In addition both movements have given expression to cultures counter to liberal values and attitudes from urban areas. Both in the chapel and the youth house they were aware of this at an early stage. Otherwise as it was said by a leading youth representative as early as the 1890s: “the real enemy of the liberal movement should not be Puritanism, but idleness and indifference amongst people who “existed in a rawer, more disgusting darkness than any puritan” . But not everyone had the same patience and tolerance, either then or later. For many people the layman’s movement and the chapel were synonymous with a darker view of life, censoriousness and worse than that too.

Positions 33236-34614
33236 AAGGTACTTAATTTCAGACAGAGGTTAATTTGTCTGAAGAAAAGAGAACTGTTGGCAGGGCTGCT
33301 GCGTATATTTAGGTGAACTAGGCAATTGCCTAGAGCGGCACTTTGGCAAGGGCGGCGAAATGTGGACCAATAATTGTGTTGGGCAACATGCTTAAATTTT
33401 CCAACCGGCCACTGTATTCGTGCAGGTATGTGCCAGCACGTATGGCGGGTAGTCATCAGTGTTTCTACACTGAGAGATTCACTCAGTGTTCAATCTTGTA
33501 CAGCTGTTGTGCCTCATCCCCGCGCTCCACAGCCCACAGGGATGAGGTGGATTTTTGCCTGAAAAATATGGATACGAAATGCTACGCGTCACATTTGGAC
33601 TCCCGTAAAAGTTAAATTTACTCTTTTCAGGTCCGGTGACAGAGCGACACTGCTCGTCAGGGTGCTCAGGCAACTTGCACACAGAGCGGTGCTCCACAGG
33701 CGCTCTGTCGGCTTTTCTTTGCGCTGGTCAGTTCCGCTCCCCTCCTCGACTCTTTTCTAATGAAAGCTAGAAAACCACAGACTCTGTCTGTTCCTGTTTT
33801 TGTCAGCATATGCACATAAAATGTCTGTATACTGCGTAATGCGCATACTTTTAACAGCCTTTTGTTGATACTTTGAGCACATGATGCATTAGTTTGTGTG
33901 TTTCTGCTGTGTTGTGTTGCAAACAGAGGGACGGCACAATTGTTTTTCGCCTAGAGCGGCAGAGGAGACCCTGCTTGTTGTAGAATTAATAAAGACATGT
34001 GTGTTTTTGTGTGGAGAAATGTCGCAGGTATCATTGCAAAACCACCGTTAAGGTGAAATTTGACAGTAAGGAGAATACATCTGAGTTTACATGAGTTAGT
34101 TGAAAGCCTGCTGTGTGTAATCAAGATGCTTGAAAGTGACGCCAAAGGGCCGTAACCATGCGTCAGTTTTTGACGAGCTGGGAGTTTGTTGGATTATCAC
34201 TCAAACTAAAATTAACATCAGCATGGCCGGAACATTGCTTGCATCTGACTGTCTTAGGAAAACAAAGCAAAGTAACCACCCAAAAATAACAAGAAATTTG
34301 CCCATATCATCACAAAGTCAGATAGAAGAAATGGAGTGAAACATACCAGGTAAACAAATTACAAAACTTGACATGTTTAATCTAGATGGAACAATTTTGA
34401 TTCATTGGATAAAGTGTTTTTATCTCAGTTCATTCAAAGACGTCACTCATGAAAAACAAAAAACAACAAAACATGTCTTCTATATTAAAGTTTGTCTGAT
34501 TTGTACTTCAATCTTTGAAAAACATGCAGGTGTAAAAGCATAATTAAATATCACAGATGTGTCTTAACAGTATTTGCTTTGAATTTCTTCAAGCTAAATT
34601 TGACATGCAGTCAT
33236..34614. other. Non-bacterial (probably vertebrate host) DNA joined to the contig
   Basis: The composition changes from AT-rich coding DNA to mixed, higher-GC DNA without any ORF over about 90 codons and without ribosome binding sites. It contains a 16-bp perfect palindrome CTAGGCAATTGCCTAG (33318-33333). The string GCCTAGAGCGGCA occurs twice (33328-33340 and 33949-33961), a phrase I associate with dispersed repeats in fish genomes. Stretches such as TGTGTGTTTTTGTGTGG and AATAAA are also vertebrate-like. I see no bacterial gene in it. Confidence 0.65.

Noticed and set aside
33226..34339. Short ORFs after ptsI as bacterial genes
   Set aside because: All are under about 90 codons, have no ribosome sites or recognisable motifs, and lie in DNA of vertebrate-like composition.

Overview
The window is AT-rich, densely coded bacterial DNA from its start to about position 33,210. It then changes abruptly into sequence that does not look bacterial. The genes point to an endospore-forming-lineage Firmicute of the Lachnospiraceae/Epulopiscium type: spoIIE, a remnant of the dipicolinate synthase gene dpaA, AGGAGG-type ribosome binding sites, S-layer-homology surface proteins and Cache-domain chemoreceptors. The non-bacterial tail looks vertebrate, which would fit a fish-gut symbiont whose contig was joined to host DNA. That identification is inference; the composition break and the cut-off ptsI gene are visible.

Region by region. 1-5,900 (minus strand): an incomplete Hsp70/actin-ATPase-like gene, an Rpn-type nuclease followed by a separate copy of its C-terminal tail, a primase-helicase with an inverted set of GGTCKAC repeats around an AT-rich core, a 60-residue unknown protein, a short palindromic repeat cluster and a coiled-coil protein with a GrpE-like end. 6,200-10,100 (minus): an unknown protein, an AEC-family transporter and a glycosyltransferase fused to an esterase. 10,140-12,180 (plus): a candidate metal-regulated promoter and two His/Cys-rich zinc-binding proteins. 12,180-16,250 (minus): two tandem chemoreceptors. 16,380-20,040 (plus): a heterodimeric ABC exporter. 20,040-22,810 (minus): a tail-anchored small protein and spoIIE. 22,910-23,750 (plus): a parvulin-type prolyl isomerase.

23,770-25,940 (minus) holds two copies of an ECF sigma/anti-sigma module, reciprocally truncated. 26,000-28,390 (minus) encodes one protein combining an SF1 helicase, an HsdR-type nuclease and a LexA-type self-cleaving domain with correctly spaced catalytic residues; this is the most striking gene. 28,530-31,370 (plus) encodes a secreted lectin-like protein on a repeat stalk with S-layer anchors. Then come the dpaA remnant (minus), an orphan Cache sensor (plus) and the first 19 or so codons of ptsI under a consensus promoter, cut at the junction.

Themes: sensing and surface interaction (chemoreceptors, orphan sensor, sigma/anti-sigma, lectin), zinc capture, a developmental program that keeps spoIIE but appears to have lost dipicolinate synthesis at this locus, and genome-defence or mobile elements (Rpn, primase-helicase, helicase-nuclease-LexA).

It is difficult to be objective here. A lot depends whether one is “on the inside” or “on the outside”. To put not too fine a point on it: The cultural radical from the capital city who has never set foot in a chapel can never understand the layman’s movement in the same way as those who know the chapel as their spiritual home. In addition it touches upon a particularly personal part of life where it is easy to create a division, for or against. This is truest of all as regards preaching. When the preacher, with God’s word, the language of Canaan, as it was usually called, uses expressions like “sin, conversion and saving, those on the outside will be repelled and will interpret it as fanaticism. Those on the inside, on the other hand will claim that preaching with such a content is healthy and the “true word”, “good, spiritual nourishment” to put it in the Biblical language. Something the same is true of ways of expression; not least the place given over by meetings in the chapel to weeping. For many people this can seem somewhat sentimental, and even contrived. For their part, however, the chapel folk, especially in the earlier days, seen such subjective expressions as a natural way of showing one’s feelings, both in sorrow and in joy.